Tallinn ports front poised to brighten up

PHOTO: Repro

Should things go according to plan, Tallinn Old City Harbour, owned by Port of Tallinn, will within a decade turn into an attractive city district for tourist and townsfolk alike. This very year, initial construction work may commence in the area.

In October, as initiated by Port of Tallinn, a visionary workshop was called together, made up of real estate owners and developers, state and local government representatives, architects, city space designers, and transport administration experts. This was to awaken interest in developers who would be stirred to value seaside property and come up with solutions fitting with the vision of the port.

The goal was to map future visions and options of said Old City Harbour. The development of areas around the harbour is significantly impacted by the Northern Motorway Passage plan. Development of Old City Harbour with the said future-highway being included in the national transport development plan, EU funds can be applied for to merge city with port.

According to Port of Tallinn board member Allan Kiil, the first new landmark to be opened in Old City Harbour comes in May, as the new cruise berth gets completed.

With the new berth, Port of Tallinn will be able to receive, simultaneously, four cruise vessels over 300 metres long. Also, the new berth allows for the then vacating berths to be rebuilt to service ship lines.

«As the cruise shops keep getting bigger, and Eckerö and Viking Line have come up with new vessels, the port structures must comply,» explained Mr Kiil.

Two new accesses

The biggest work for the year is rebuilding of the North-West Seawall (Loodemuul) traffic solution, whereby traffic headed to A-Terminal will be redirected. By that, the current parking lot would become car-free zone for tourists and passengers. «The project designing has commenced, right now ship companies are looking at the draft plan,» confirmed Mr Kiil.

As planned, the port’s traffic flow to Mere Alley would, in addition to Sadama Street, also be passing through Rumbi Street, allowing for smoother exit from the port. This would be an initial step to tidy up the infrastructure, creating the conditions for systematic step-by-step construction on port area.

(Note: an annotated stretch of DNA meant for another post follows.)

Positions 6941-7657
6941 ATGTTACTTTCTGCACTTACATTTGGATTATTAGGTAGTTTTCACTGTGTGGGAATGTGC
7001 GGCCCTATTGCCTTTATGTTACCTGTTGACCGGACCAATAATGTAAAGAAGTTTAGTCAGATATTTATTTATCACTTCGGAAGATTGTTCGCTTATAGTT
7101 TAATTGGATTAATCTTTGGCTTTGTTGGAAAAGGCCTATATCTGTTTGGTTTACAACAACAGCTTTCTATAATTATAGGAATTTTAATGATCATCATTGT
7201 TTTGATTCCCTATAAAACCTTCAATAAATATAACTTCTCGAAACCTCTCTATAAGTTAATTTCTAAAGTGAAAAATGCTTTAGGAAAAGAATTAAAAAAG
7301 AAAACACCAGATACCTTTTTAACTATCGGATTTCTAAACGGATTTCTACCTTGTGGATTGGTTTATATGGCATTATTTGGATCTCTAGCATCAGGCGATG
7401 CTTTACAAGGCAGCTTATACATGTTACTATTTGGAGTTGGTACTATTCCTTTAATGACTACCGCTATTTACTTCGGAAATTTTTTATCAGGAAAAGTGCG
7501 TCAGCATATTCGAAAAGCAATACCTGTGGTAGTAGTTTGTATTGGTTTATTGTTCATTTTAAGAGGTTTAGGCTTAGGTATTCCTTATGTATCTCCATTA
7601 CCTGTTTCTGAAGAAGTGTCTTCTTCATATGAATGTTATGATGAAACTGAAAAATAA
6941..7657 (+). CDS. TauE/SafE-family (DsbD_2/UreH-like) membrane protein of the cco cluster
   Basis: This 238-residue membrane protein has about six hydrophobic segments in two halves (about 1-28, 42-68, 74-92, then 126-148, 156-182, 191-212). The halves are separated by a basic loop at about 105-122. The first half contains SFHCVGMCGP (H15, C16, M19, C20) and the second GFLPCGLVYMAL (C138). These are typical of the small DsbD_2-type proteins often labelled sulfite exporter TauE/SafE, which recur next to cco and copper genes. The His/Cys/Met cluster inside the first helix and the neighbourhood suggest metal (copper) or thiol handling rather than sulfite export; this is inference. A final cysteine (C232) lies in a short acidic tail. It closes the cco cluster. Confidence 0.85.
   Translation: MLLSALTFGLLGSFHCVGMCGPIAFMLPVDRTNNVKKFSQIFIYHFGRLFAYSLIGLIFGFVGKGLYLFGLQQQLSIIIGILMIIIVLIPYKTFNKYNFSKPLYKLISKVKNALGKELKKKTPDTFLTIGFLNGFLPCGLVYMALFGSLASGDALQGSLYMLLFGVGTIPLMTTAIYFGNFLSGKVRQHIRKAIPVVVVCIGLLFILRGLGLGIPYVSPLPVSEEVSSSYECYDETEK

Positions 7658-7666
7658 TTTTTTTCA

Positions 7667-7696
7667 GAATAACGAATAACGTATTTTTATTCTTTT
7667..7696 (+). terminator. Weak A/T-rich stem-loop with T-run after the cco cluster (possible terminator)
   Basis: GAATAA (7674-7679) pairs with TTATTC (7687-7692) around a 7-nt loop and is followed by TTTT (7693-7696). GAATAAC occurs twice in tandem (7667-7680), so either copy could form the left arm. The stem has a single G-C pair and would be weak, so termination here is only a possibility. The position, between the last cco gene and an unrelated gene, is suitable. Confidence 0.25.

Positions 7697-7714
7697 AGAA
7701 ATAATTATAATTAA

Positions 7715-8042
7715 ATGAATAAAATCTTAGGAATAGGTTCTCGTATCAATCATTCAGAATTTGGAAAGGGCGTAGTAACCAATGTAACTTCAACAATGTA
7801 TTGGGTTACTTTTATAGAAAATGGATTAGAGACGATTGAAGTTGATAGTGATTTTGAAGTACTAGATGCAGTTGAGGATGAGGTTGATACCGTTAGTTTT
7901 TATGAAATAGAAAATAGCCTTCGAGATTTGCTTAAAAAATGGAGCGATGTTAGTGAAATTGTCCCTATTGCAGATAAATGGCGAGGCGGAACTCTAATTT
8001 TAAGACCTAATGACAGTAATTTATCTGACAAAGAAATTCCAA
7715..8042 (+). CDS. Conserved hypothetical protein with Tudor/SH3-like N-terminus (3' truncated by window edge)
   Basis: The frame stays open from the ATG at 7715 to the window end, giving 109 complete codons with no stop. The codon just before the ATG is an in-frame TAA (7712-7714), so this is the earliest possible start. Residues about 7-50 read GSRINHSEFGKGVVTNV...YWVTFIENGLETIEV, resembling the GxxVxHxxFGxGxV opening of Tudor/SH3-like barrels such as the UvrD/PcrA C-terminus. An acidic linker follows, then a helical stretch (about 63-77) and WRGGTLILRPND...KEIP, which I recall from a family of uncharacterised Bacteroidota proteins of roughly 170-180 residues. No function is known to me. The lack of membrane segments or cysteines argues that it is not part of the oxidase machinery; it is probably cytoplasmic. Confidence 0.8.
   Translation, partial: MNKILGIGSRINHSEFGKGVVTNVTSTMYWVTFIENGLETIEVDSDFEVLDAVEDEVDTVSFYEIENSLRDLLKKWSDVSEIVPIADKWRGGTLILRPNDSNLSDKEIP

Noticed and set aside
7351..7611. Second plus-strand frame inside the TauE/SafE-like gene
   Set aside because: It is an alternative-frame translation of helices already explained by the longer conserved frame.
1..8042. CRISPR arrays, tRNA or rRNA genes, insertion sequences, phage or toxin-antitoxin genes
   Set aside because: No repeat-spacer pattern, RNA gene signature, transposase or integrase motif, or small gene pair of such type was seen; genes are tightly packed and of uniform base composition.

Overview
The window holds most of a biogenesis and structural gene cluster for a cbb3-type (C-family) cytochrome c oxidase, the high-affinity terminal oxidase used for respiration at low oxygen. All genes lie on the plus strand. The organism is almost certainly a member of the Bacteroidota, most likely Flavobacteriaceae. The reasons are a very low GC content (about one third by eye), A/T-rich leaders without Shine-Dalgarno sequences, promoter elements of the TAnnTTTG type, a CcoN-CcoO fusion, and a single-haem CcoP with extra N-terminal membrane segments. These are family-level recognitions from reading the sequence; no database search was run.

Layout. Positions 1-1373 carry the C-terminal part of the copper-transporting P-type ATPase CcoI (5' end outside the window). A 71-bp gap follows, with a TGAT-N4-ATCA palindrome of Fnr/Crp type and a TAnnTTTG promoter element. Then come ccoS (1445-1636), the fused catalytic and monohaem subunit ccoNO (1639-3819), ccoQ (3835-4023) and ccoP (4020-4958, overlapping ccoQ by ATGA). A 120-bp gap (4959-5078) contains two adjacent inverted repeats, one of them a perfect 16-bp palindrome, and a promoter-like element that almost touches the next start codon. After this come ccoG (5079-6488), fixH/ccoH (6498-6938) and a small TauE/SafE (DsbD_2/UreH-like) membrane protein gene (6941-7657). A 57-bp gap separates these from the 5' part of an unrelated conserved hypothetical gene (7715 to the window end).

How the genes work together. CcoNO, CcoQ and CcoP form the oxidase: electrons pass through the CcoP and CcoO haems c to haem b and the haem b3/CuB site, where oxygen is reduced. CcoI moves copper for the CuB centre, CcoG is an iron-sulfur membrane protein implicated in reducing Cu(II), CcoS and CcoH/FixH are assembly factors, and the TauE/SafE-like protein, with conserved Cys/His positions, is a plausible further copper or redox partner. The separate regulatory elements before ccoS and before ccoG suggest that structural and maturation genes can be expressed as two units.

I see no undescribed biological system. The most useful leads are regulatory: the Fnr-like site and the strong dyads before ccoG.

The port’s street network will also be improved at the other side, with Tuukri Street intersection and Petrooleumi Street breakthrough fully developed, enhancing truck traffic of the port.

The Northernmost part of the port, currently a wasteland closed for townsfolk, will – in the more distant future – probably be fitted with one of the most luxurious hotels of Estonia. Even so, the port will be trying to open the area up for the city this year already, before deciding about the construction.

Those acquainted with the port-life will know how tedious it is to walk around the Admiralty Pool (Admiraliteedi bassein) in order to get from Terminal A to D, or vice versa.

«Willing to make it easier for passengers, we will connect the terminals by a pedestrian gallery across the pool,» promised Mr Kiil, adding it was not quite clear yet what kind of a gallery it would be. The option of a shuttle between terminal buildings, travelling by wire, has also been considered.

Port of Tallinn desires the tram lines to reach all the way to the renewed Old City Harbour. «For the port, the street car is very important. The priority is for the port to develop a connection with airport, and bus and train stations,» noted Mr Kiil.

How serious is the talk on the Northern Passage? According to Tallinn city government, this is a connection-road for the port, not of topmost priority for the city.

«We do take it seriously,» assured Mr Kiil. «To decrease traffic loads passing through the city, this is a vital project. Our vision includes Northern Passage in vicinity to Old City Harbour.»

North-Western Seawall deeply desired

In all development, the port’s role is mainly to be a partner. «We are preparing architectural competitions, adding value to the land we are using. Depending on the project, we may build ourselves or do just the planning. Of vital necessity for us, right now, are the Rumbi and Petrooleumi Streets, which we are building ourselves,» explained Mr Kiil.

Development of the rest of the area is subjected to the overall vision, to be respected by any developer. «Interested parties visit us all the time,» admitted Mr Kiil. «The sweetest morsel is the vacant grass area next to North-Western Seawall, planned for multifunction development with hotel as main part. That’s a nice spot, valuable land; as owners, however, we want the right price.»

Around Old City Harbour, other developments are gradually changing the sea side. Recently, a new construction stage was launched in the Rotermann Quarter. Another important development is in pipeline for a lot lying between Admiralty Pool and Mere Alley. There, entrepreneur Hillar Teder is creating modern city space which, to the tune of Rotermann Quarter, will include both business and living space.

Regarding profitability and growth of port as a business, Mr Kiil hopes for the rising numbers of tourists from Russia, as well as the St Petersburg line. And the Finnish tourist. 

«In our mind, Finns might be interested in Tallinn in times to come as well; even so, at a certain point the interest will dim. Currently, so many come to buy alcohol, due to price gap. But that’s not the only reason for their choice – even for day-tourism, Tallinn is a highly attractive spot. Here, at the port, we are keeping the faith that, in a few years already, the attractive harbour area will enhance close to ten million tourists arriving in our capital,» enthused Mr Kiil.